James Alexander, 24, Drowns off Solomon Beach


James Alexander, above, died while free diving with his twin brother off shore of Solomon Beach.

St. John mourned the tragedy of another untimely death last week.

About 100 people gathered at Cinnamon Bay on Monday, April 23, to remember 24-year-old James Alexander, who died while free diving off Solomon Bay beach just days before.

Alexander and his twin brother had hiked out to Solomon Bay beach on Friday, April 20, and decided to go for a free dive, explained V.I. National Park Deputy Superintendent Mike Anderson.

“I understand they had done this before where they went for a hike together and then swam off-shore and went free diving,” said Anderson. “I understand that both brothers were competitive swimmers and in very good physical condition.”

This time, however, Alexander never surfaced after free diving without fins or a mask or snorkel. A passing boat in the Solomon Bay area called Marine Channel 16 around 3:30 p.m. and reported a swimmer in distress.

VINP lifeguards, Caneel Bay dive officials, St. John Rescue, EMTs, V.I. Police Department and private boats from St. John and Lovango Cay responded to the incident, but it was too late, explained Anderson.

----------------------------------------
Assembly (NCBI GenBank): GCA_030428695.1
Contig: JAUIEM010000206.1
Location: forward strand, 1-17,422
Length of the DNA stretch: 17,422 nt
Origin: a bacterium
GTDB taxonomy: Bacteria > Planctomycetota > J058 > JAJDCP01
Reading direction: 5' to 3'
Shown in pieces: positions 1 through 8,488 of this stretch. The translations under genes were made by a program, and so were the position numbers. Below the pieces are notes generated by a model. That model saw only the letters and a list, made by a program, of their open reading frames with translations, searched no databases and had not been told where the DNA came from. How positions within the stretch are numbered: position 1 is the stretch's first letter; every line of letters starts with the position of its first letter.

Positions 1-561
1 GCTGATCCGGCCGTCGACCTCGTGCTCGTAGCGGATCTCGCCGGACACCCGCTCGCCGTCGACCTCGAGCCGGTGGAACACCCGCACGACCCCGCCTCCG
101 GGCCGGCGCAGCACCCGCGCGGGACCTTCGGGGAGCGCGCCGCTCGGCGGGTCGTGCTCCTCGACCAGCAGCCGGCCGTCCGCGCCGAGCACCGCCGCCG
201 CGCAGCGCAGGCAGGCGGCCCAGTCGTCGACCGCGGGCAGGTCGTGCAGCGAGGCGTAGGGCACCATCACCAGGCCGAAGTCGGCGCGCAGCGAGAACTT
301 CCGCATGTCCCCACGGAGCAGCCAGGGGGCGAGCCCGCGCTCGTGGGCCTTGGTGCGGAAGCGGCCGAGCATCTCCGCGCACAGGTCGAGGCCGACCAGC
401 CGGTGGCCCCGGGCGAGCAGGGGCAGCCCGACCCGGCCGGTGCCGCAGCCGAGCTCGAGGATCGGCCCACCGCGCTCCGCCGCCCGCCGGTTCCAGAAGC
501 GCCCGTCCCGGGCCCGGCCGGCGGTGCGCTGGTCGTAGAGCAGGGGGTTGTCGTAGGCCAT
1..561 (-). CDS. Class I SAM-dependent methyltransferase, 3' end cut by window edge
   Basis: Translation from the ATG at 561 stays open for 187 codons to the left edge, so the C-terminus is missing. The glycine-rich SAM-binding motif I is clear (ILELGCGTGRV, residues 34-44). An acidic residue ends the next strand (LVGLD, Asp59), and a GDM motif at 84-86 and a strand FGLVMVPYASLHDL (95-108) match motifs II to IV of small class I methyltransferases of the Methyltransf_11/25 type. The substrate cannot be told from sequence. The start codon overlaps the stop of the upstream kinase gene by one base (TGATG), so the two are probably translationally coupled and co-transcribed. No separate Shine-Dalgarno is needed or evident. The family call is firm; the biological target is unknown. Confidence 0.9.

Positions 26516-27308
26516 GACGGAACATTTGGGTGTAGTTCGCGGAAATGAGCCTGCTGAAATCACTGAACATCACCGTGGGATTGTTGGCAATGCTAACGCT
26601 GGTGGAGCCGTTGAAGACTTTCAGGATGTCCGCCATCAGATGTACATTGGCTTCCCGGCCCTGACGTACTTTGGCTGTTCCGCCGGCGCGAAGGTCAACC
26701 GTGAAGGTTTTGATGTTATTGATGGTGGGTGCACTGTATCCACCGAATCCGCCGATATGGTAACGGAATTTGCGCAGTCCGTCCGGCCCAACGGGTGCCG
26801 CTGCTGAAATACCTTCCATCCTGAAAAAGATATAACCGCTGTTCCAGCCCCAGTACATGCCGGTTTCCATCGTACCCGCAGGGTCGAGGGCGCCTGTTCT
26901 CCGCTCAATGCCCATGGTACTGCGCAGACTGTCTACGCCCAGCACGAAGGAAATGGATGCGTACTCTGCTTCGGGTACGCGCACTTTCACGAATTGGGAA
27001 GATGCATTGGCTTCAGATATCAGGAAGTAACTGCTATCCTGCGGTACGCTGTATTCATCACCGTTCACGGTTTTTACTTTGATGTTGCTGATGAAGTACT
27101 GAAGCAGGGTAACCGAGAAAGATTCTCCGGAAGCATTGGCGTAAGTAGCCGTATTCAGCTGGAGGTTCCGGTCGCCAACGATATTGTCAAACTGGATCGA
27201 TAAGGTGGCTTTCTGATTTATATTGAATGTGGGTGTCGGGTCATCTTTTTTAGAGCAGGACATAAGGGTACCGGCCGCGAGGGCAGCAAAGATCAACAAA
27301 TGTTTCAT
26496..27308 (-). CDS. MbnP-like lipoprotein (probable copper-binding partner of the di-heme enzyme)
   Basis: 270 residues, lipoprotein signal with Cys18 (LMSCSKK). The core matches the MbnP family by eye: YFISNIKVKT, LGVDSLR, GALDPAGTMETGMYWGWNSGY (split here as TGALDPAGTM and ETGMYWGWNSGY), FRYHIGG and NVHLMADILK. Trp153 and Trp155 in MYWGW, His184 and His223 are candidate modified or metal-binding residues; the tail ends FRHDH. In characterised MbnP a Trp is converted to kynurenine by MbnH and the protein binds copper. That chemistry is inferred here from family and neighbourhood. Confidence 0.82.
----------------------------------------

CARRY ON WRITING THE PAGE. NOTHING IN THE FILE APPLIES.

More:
Alexander’s body was found on the sea floor in about 35 to 41 feet of water and he was not breathing, the VINP Deputy Superintendent explained.

“When VINP got there, the body had already been recovered from the water,” said Anderson. “He had been underwater and was not breathing then and he was not breathing when we found him.

One of our lifeguards performed CPR in the back of the ambulance, but it was too late.”
“They did everything they could, but were not able to revive the young man,” he said.

While there is no autopsy report to answer exactly what happened to Alexander during his swim, Anderson speculated that his death was caused by Shallow Water Blackout.

“Shallow Water Blackout is the sudden loss of consciousness caused by oxygen starvation following a breath holding dive,” according to www.scuba-doc.com. “Once you lose consciousness you are likely to drown. The blackout occurs quickly, insidiously and without warning.”

 Anderson ruled out any drug or alcohol use in causing the drowning.

Alexander and his brother, originally from New Bern, North Carolina, had lived on St. John about a year. Alexander worked at Rhumb Lines and Morgan’s Mango.

Alexander — the son of  Nancy Alexander, director of the MERCI Clinic in New Bern, and Dr. George Alexander, a heart surgeon —  was an Eagle Scout, North Carolina Scholar, athlete and an honor student, according to a report on the New Bern Sun Journal website.